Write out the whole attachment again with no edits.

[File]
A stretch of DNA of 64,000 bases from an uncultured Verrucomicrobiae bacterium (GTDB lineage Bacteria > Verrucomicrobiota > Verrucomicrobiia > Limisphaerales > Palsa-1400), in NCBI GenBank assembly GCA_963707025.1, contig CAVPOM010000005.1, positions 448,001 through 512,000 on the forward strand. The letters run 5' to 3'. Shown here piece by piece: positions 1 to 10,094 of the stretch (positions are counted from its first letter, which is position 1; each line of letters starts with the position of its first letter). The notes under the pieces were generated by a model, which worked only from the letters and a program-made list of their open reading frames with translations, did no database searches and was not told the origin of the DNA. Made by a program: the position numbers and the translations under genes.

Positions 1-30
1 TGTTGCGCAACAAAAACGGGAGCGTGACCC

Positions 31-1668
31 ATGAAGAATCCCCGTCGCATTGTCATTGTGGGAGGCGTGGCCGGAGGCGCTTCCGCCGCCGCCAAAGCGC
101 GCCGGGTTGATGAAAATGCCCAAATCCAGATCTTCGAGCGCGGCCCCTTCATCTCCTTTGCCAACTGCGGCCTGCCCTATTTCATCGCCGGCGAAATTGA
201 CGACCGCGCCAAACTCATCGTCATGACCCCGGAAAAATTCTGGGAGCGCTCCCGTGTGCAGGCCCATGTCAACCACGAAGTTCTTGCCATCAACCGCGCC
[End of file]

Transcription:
A stretch of DNA of 64,000 bases from an uncultured Verrucomicrobiae bacterium (GTDB lineage Bacteria > Verrucomicrobiota > Verrucomicrobiia > Limisphaerales > Palsa-1400), in NCBI GenBank assembly GCA_963707025.1, contig CAVPOM010000005.1, positions 448,001 through 512,000 on the forward strand. The letters run 5' to 3'. Shown here piece by piece: positions 1 to 10,094 of the stretch (positions are counted from its first letter, which is position 1; each line of letters starts with the position of its first letter). The notes under the pieces were generated by a model, which worked only from the letters and a program-made list of their open reading frames with translations, did no database searches and was not told the origin of the DNA. Made by a program: the position numbers and the translations under genes.

Positions 1-30
1 TGTTGCGCAACAAAAACGGGAGCGTGACCC

Positions 31-1668
31 ATGAAGAATCCCCGTCGCATTGTCATTGTGGGAGGCGTGGCCGGAGGCGCTTCCGCCGCCGCCAAAGCGC
101 GCCGGGTTGATGAAAATGCCCAAATCCAGATCTTCGAGCGCGGCCCCTTCATCTCCTTTGCCAACTGCGGCCTGCCCTATTTCATCGCCGGCGAAATTGA
201 CGACCGCGCCAAACTCATCGTCATGACCCCGGAAAAATTCTGGGAGCGCTCCCGTGTGCAGGCCCATGTCAACCACGAAGTTCTTGCCATCAACCGCGCC